Phototherapy safe, effective for psoriasis

Nov 08, 2019, 12:00am

The 2019 joint American Academy of Dermatology and National Psoriasis Foundation phototherapy treatment of psoriasis guidelines comprehensively updates dermatologists and other providers on the state-of-the art use of various light modalities to treat psoriasis patients.

The 2019 joint American Academy of Dermatology and National Psoriasis Foundation phototherapy treatment of psoriasis guidelines comprehensively updates dermatologists and other providers on the state-of-the art use of various light modalities to treat psoriasis patients.

AT A GLANCE: View the updated guidelines in this comprehensive slideshow

The update addresses modalities ranging from well-established approaches such as narrow band phototherapy to more novel approaches such as photodynamic therapy (PDT), according to an author of the guidelines published September 2019 in the Journal of the American Academy of Dermatology (JAAD), Joel M. Gelfand, M.D., MSCE, professor of dermatology and epidemiology and director of the Psoriasis and Phototherapy Treatment Center at the University of Pennsylvania Perelman School of Medicine, Philadelphia.

“The most important point of these guidelines is the fact that despite all the exciting new therapies available for psoriasis, phototherapy remains a safe, viable, effective option for our patients,” according to guidelines author Mark Lebwohl, M.D., Waldman Professor and Chair of the Kimberly and Eric J. Waldman department of dermatology at the Icahn school of medicine at Mount Sinai, New York. “For patients who want a therapy that has been used safely for a century or when comorbidities limit the use of systemic therapies, phototherapy is a safe, effective, accessible therapy.”

AMONG THE RECOMMENDATIONS
U.S. and Canadian psoriasis experts reviewed the literature from early 2008 to late 2017 focusing on the ultraviolet (UV) light-based therapies. Of special importance, guidance on dosing of officebased narrowband UVB phototherapy was updated from 2009 guidelines, which should result in better treatment outcomes for patients,” Dr. Gelfand says.

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Narrowband UVB therapy’s starting dose and the dosing schedule are based on skin type. For example, the recommended initial narrowband UVB dose for patients with skin types I and II is 300 mJ/cm2, while it’s 800 mJ/cm2 for psoriasis patients who are skin types V and VI. And the guidelines recommend treating patients with narrowband UVB two or three times per week for proven efficacy, which doesn’t expose patients to more-than-needed UVB radiation and avoids increased risk of UV-induced erythema.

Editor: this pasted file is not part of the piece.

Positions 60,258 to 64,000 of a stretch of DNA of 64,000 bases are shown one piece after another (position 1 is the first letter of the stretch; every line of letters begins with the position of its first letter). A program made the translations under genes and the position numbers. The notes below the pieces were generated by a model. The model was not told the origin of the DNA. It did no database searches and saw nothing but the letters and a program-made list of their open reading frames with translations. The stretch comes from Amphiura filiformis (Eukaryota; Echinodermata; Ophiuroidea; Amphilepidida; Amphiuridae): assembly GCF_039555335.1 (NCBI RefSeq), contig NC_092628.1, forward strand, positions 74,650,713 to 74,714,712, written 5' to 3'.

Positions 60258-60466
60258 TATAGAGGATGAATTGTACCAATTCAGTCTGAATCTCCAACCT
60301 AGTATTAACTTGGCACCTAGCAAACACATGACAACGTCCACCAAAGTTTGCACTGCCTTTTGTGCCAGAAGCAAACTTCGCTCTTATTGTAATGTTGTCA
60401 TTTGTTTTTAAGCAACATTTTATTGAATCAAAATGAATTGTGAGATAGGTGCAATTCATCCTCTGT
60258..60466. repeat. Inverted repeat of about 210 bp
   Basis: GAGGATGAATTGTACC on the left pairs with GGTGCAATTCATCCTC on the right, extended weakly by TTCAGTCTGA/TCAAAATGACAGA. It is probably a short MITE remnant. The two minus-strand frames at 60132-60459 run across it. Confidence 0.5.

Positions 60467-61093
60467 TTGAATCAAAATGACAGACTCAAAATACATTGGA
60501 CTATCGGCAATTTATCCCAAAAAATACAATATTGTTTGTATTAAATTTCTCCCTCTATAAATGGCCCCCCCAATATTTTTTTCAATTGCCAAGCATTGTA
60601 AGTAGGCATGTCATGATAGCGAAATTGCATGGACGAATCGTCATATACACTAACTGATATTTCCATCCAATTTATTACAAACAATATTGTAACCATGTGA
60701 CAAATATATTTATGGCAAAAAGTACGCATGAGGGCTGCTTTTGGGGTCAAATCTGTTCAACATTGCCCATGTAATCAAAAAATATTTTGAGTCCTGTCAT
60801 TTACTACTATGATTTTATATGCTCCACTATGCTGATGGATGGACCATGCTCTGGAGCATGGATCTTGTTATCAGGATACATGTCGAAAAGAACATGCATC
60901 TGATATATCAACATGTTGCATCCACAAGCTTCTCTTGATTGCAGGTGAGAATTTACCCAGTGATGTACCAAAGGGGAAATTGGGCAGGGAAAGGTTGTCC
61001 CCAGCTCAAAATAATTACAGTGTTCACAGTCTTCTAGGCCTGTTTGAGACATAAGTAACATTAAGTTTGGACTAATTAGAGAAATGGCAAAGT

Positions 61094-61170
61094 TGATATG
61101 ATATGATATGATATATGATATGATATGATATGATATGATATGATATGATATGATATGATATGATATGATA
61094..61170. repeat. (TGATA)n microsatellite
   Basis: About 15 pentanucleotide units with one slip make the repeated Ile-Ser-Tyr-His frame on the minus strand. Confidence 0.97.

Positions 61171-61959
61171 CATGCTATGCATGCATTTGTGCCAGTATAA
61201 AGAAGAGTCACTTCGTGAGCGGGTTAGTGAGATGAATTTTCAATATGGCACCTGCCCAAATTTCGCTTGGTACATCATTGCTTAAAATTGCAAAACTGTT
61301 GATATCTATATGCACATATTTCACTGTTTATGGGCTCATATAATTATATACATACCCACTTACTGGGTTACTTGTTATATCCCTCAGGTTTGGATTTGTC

The new guidelines also recommend applying a thin - not a thick - emollient layer before treatment to increase efficacy and reduce UV-induced erythema. 

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The authors write that providers shouldconsider home-use narrowband UVB units for patients who can’t do their treatments at a phototherapy center. The units don’t tend to work as well but patients who use them are often happier with treatment compared with those who get their therapy outside the home.

Some combination treatments with narrowband UVB have been shown to be beneficial. For example, the literature supports using methotrexate as a systemic adjunct to narrowband UVB. And certain biologics used in conjunction with narrowband UVB have been shown in studies to benefit patients and are recommended in those for which either the biologic or narrowband UVB treatment is inadequate.

Narrowband UVB is generally safe and well-tolerated when providers implement safeguards, such as providing eye protection.

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RECOMMENDATIONS ON OTHER OPTIONS
The new guidelines do not recommend Grenz ray treatment for psoriasis because of insufficient evidence, but do recommend climatotherapy or use of Goeckerman therapy for psoriasis treatment. The authors recommend visible light but only to treat nail psoriasis. The pulsed dye laser (PDL) also is an effective treatment for nail psoriasis, they write.

GUIDELINE UPDATES

PSORALEN PLUS UVA (PUVA)